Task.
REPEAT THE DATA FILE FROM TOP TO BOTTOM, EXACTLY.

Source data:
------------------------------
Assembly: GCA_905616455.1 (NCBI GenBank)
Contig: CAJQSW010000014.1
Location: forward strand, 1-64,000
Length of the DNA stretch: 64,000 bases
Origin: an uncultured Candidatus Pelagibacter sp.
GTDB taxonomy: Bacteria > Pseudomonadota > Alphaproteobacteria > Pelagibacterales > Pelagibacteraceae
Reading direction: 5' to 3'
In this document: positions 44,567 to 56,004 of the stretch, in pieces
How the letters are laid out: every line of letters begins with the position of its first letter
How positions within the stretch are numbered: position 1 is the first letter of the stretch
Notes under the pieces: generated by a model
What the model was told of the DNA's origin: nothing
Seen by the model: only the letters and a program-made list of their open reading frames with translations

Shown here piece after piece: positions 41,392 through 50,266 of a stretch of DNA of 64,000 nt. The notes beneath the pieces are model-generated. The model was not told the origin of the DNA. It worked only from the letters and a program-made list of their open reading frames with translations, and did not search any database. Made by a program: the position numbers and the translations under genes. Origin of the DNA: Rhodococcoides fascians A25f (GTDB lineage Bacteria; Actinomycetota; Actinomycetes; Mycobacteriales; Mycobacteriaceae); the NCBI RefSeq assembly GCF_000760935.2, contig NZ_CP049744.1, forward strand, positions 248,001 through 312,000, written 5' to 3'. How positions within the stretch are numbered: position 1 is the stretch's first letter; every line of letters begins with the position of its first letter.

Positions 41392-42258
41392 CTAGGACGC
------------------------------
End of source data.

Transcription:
Assembly: GCA_905616455.1 (NCBI GenBank)
Contig: CAJQSW010000014.1
Location: forward strand, 1-64,000
Length of the DNA stretch: 64,000 bases
Origin: an uncultured Candidatus Pelagibacter sp.
GTDB taxonomy: Bacteria > Pseudomonadota > Alphaproteobacteria > Pelagibacterales > Pelagibacteraceae
Reading direction: 5' to 3'
In this document: positions 44,567 to 56,004 of the stretch, in pieces
How the letters are laid out: every line of letters begins with the position of its first letter
How positions within the stretch are numbered: position 1 is the first letter of the stretch
Notes under the pieces: generated by a model
What the model was told of the DNA's origin: nothing
Seen by the model: only the letters and a program-made list of their open reading frames with translations

Shown here piece after piece: positions 41,392 through 50,266 of a stretch of DNA of 64,000 nt. The notes beneath the pieces are model-generated. The model was not told the origin of the DNA. It worked only from the letters and a program-made list of their open reading frames with translations, and did not search any database. Made by a program: the position numbers and the translations under genes. Origin of the DNA: Rhodococcoides fascians A25f (GTDB lineage Bacteria; Actinomycetota; Actinomycetes; Mycobacteriales; Mycobacteriaceae); the NCBI RefSeq assembly GCF_000760935.2, contig NZ_CP049744.1, forward strand, positions 248,001 through 312,000, written 5' to 3'. How positions within the stretch are numbered: position 1 is the stretch's first letter; every line of letters begins with the position of its first letter.

Positions 41392-42258
41392 CTAGGACGC